published Monday, April 15th, 2013

CLIMBING HIGHER: Therapeutic recreation participants challenge chill, rocks

Therapeutic Recreation participant Matthew Peel, 23, of Ringgold, smiles after reaching the top of Stone Fort on a solo climb Sunday. Outdoor Chattanooga, Chattanooga Parks and Recreation and volunteers put on the Climbing Higher event.
Therapeutic Recreation participant Matthew Peel, 23, of Ringgold, smiles after reaching the top of Stone Fort on a solo climb Sunday. Outdoor Chattanooga, Chattanooga Parks and Recreation and volunteers put on the Climbing Higher event.
Photo by John Rawlston.
  • photo
    Cayla Roark, 22, of Birchwood, makes a solo climb Sunday at the Stone Fort alongside the Montlake Golf Course.
    Photo by John Rawlston /Chattanooga Times Free Press.

The chill and blustery weather did nothing to stop a number of extraordinary Chattanooga athletes from hitting the ropes Sunday.

The Climbing Higher program held its second outdoor climbing event at the Stone Fort in the Montlake Golf Course despite gray skies and a brisk wind.

Participants have been practicing at the Urban Rocks climbing gym for nearly five weeks. They were eager to test what they'd learned on the huge rock perched on the course's 18th tee box.

"Today is a superspecial day," said Elaine Adams, therapeutic recreation program coordinator. "They're taking it outside to real rocks."

Therapeutic recreation, a division of the Chattanooga Parks and Recreation Department, provides a number of programs and opportunities for individuals with cognitive, intellectual and physical disabilities.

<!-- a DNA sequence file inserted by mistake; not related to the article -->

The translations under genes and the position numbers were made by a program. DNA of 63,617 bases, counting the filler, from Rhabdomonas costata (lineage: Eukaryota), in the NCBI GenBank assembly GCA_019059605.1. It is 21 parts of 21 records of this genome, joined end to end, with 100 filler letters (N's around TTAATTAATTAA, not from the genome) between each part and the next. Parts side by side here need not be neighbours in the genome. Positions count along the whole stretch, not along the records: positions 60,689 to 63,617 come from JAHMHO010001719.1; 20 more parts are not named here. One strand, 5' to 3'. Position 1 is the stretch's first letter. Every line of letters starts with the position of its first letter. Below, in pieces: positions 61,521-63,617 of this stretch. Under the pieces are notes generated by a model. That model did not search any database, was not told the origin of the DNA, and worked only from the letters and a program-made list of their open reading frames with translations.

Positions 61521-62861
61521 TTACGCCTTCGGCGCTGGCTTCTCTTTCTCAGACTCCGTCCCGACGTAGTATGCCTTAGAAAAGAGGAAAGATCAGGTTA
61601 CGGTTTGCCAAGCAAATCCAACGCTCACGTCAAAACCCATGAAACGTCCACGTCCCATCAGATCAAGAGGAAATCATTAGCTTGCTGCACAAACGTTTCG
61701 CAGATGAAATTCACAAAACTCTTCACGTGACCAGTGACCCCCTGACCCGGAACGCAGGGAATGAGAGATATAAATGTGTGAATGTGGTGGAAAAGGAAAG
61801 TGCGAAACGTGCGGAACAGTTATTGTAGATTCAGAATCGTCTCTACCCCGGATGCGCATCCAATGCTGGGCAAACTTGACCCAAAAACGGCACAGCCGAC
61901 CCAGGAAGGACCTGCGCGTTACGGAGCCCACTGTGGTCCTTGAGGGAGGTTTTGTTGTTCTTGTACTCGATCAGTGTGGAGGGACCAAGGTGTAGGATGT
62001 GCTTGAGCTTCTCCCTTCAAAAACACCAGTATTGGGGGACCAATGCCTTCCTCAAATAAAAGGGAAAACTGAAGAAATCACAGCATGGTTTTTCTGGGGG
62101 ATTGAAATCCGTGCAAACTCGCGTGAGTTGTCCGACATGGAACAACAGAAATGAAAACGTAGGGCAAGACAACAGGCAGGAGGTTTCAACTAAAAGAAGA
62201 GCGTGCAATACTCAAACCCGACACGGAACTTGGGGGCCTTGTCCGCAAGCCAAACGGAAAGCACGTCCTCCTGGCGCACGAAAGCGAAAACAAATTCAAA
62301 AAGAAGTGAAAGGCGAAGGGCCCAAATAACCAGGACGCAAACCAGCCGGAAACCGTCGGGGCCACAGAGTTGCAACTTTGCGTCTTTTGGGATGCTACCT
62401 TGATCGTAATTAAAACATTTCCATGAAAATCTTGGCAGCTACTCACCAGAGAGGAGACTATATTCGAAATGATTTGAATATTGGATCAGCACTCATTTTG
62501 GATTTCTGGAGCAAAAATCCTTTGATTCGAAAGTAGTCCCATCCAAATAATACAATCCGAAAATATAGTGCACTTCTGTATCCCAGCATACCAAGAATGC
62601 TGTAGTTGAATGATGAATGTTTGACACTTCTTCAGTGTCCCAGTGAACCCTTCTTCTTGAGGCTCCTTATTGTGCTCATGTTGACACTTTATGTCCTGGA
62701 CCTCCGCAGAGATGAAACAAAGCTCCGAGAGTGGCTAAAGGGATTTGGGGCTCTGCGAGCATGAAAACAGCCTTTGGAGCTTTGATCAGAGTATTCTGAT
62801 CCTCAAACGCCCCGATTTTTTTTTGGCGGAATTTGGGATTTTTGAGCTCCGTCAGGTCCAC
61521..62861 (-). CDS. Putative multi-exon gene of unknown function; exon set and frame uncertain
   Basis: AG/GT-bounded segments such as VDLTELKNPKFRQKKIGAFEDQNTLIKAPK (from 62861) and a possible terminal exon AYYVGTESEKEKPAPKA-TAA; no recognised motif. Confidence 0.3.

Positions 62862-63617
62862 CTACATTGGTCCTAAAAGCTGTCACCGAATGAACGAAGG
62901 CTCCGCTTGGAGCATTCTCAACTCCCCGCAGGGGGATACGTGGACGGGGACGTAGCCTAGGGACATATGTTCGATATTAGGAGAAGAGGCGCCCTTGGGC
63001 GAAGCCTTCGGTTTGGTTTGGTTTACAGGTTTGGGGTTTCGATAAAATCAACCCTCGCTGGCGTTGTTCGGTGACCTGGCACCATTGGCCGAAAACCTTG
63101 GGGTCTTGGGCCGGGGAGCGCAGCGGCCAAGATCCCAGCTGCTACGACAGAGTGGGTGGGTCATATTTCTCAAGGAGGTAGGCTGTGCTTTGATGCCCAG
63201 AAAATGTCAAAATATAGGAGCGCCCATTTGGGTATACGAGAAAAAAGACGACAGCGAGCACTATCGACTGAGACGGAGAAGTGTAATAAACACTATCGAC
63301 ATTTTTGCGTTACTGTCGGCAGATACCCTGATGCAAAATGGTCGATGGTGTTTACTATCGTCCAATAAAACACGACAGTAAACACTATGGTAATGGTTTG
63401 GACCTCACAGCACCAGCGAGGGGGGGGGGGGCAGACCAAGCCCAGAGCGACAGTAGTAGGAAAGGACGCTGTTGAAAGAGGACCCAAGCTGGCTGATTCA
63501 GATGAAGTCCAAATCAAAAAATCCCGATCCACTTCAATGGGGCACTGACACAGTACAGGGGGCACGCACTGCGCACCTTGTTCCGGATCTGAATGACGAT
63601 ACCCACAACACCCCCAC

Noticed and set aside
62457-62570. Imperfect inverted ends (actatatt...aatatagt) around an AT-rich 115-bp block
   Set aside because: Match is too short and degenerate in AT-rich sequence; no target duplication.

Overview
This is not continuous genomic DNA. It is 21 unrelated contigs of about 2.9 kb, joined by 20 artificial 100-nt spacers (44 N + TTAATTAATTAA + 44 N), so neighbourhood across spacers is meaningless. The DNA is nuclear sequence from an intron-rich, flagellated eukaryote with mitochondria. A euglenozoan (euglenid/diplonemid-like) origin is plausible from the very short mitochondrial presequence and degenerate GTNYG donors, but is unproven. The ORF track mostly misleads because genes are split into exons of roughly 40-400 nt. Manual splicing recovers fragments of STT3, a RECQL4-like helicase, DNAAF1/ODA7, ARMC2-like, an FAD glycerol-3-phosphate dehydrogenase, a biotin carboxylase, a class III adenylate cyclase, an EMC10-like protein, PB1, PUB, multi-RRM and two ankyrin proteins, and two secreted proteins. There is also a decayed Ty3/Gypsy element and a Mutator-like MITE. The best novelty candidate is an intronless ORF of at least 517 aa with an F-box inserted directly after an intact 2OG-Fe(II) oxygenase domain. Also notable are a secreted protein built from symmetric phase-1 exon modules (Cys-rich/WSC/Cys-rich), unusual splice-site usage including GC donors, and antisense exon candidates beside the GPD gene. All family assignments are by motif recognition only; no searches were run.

Adams says the program helps those with disabilities enjoy activities from kayaking to dances to adaptive cycling.

"It gives them a sense of accomplishment," she said. "And it's a great way for others to see the abilities of the individuals in this program."

Matthew Peel, 23, is a prime example of what those individuals can accomplish.

Peel, a junior at Southern Adventist University, says he enjoys doing a number of sports, from tennis to cycling.

Earlier in the day, Peel pulled himself up from his wheelchair into a climbing harness and scaled the 50-foot face of the giant boulder. He made it to the top with only the help of a belayer holding the ropes below.

Peel, a computer science major, said athletics have been a part of his life for years.

"I've always done sports," he said.

Julianne Joel's 7-year old son William is in his second year of the Climbing Higher program. Joel said therapeutic recreation has been very helpful for the child, who was born with spina bifida.

"The programs are invaluable," she said. "Not just the physical health benefits, but the emotional health, too."

William uses a wheelchair to get around, but that doesn't keep him from being active. In addition to climbing, he enjoys cycling and soon will be learning how to use his new racing wheelchair.

"He's actually doing some things other kids can't and won't do," Joel said. "He's not just a kid in a chair. He's an athlete."

Contact staff writer Lindsay Burkholder at 423-757-6592 or lburkholder@timesfreepress.com.

about Lindsay Burkholder...

Lindsay Burkholder is originally from Winston-Salem, N.C. She graduated from Covenant College in May 2012 with a bachelor's degree in English. While at Covenant she spent time writing for and editing the news section of the school newspaper, The Bagpipe. Burkholder also attended the World Journalism Institute in New York City in 2011.

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